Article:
Polish retail-sales growth unexpectedly decelerated in June on limited hiring and pay concerns, suggesting the slowdown of the European Union’s largest eastern economy has worsened.
Sales advanced 6.4 percent from a year earlier, compared with a 7.7 percent increase in May, the Warsaw-based Central Statistical Office said today. The median estimate of 27 economists surveyed by Bloomberg was 9 percent. Sales rose 0.2 percent from the previous month.
“The current labor-market situation, with a moderate increase in wages and a gradual decrease in employment in the corporate sector, doesn’t support higher consumer spending,” Maciej Reluga, chief economist at Bank Zachodni WBK in Warsaw, said in a note after the report. “Consequently, a further weakening of consumption demand may be expected in the following quarters.”
With the debt crisis intensifying in the euro area, where Poland sells more than half its exports, Polish employers are losing confidence in their prospects and limiting hiring. Job growth at companies with more than nine workers rose 0.1 percent from a year earlier in June, the least since April two years ago. Industrial-output growth also missed the forecast, rising 1.2 percent, compared with May’s 4.6 percent increase.
Three-month forward rate agreements, used to speculate on official borrowing costs, dropped 10 basis points in the last two days to 32 points, heading for a new low after falling to 26 points last week, data compiled by Bloomberg show. The zloty traded at 4.1817 per euro at 11:40 a.m. in Warsaw, little changed from yesterday. The government’s two-year yield fell 6 basis points to 4.27 percent.
“The market interpreted the retail-sales figures as an argument in favor of interest-rate cuts.” Reluga said. “June’s data from the real economy should moderate the Monetary Policy Council’s stance and trigger its transition to a neutral bias.”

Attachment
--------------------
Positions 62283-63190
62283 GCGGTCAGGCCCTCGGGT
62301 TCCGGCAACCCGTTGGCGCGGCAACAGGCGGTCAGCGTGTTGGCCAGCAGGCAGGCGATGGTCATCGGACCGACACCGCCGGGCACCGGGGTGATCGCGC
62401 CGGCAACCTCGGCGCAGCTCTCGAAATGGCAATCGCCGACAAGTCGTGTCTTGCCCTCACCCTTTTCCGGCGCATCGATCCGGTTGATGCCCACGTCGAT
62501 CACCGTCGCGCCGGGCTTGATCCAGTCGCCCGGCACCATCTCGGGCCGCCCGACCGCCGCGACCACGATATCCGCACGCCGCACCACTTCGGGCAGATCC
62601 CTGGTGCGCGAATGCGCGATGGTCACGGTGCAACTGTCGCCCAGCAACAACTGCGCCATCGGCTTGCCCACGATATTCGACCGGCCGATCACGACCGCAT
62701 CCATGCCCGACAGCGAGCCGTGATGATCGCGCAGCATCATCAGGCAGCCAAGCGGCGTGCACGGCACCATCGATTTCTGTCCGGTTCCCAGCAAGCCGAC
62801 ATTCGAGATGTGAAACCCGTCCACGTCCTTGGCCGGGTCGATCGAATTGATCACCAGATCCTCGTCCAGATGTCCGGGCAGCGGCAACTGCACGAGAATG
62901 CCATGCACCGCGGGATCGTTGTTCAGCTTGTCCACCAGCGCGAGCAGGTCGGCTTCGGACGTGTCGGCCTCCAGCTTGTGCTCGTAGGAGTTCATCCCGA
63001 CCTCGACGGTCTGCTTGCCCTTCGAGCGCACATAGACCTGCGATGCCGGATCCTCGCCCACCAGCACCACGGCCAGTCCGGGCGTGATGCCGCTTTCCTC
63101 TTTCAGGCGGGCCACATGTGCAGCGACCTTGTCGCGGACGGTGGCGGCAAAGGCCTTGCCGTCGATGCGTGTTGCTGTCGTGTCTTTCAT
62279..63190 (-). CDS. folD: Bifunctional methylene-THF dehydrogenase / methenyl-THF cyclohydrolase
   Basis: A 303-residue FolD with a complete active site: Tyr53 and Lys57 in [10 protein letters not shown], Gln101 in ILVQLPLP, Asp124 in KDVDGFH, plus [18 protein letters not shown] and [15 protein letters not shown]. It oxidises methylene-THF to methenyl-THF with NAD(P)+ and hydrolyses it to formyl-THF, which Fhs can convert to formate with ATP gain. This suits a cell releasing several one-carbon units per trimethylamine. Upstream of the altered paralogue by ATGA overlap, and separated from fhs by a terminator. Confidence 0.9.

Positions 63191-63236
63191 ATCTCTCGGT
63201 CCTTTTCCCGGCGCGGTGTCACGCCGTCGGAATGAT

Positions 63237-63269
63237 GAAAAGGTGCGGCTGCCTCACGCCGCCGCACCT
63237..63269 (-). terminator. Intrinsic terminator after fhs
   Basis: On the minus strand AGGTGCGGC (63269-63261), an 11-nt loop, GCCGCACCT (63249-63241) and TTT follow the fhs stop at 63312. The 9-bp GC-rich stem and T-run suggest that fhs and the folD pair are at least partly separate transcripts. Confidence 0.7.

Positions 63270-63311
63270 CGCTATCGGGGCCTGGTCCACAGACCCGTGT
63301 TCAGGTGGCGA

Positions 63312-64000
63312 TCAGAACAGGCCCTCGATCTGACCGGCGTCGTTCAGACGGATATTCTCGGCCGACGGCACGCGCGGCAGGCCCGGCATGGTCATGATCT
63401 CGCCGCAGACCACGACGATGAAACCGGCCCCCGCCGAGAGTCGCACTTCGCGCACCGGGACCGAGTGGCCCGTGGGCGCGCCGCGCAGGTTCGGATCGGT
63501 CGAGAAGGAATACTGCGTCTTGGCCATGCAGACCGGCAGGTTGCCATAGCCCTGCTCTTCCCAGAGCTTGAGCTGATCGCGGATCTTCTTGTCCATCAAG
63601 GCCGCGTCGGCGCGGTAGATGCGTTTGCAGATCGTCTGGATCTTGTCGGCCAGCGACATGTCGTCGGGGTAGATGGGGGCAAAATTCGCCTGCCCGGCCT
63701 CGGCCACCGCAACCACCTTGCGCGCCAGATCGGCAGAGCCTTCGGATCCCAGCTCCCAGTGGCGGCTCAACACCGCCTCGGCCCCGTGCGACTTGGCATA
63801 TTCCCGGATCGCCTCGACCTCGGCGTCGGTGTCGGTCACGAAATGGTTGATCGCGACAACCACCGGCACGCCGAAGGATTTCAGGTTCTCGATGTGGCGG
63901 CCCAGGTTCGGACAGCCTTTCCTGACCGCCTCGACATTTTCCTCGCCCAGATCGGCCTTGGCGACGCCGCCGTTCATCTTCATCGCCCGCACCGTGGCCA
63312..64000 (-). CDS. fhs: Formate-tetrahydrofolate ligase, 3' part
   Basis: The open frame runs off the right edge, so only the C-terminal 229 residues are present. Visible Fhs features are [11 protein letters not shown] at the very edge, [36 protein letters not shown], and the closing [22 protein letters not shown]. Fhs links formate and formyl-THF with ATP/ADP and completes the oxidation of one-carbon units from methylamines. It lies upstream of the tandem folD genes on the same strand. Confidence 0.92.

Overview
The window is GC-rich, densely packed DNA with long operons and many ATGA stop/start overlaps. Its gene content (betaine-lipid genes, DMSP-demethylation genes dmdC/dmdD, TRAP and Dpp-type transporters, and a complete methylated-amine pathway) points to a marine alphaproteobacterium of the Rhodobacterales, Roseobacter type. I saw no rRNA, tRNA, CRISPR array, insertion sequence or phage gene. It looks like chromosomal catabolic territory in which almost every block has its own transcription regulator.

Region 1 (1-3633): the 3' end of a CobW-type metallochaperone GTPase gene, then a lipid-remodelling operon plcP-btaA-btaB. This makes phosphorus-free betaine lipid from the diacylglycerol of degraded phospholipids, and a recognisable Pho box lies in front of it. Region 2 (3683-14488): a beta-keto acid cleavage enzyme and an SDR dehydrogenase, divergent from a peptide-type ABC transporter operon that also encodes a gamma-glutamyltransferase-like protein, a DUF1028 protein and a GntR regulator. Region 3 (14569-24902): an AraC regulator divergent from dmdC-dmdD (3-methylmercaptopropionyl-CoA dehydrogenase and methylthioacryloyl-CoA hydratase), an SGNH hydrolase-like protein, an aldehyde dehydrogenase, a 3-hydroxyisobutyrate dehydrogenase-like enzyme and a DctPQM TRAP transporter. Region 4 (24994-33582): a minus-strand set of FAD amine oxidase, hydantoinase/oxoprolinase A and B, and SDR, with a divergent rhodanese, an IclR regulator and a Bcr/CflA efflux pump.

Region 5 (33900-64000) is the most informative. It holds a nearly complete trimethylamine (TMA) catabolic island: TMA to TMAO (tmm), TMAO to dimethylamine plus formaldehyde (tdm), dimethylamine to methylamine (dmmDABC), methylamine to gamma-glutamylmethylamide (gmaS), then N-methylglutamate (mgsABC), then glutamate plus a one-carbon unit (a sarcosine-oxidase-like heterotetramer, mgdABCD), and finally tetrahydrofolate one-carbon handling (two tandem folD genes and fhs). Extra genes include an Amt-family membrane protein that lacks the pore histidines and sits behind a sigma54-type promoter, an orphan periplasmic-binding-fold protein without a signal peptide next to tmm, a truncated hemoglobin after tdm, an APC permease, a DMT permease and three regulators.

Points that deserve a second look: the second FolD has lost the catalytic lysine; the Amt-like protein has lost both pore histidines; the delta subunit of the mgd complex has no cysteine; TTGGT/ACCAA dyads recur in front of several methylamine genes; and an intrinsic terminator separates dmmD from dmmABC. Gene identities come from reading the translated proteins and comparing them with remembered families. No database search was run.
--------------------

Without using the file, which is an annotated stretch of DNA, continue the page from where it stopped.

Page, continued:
The Narodowy Bank Polski is keeping interest rates at the highest level since 2009 for a second year, diverging from central banks worldwide as they undertake the broadest reduction in borrowing costs in three years to avert a global slump stemming from Europe’s sovereign-debt crisis. Poland raised its main rate by a quarter-point to 4.75 percent in May.
A weakening job market may sap household confidence and income already hit by inflation of about 4 percent for a second year. Individual consumption, which accounts for about 60 percent of the economy, will slow to 2.9 percent this year and to 2.1 percent in 2013, the central bank said July 9.
The bank forecasts the economy will expand 2.9 percent this year, compared with 4.3 percent last year. Still, growth is slowing faster than the bank’s latest projections and will “certainly” be less than its forecast, policy maker Andrzej Bratkowski told the central bank-operated obserwatorfinansowy.pl website last week.
“I see no reason not to submit a cut motion in September,” Bratkowski said in a July 24 interview with the Rzeczpospolita newspaper. Elzbieta Chojna-Duch, another MPC member, told reporters yesterday she would support a quarter-point rate cut.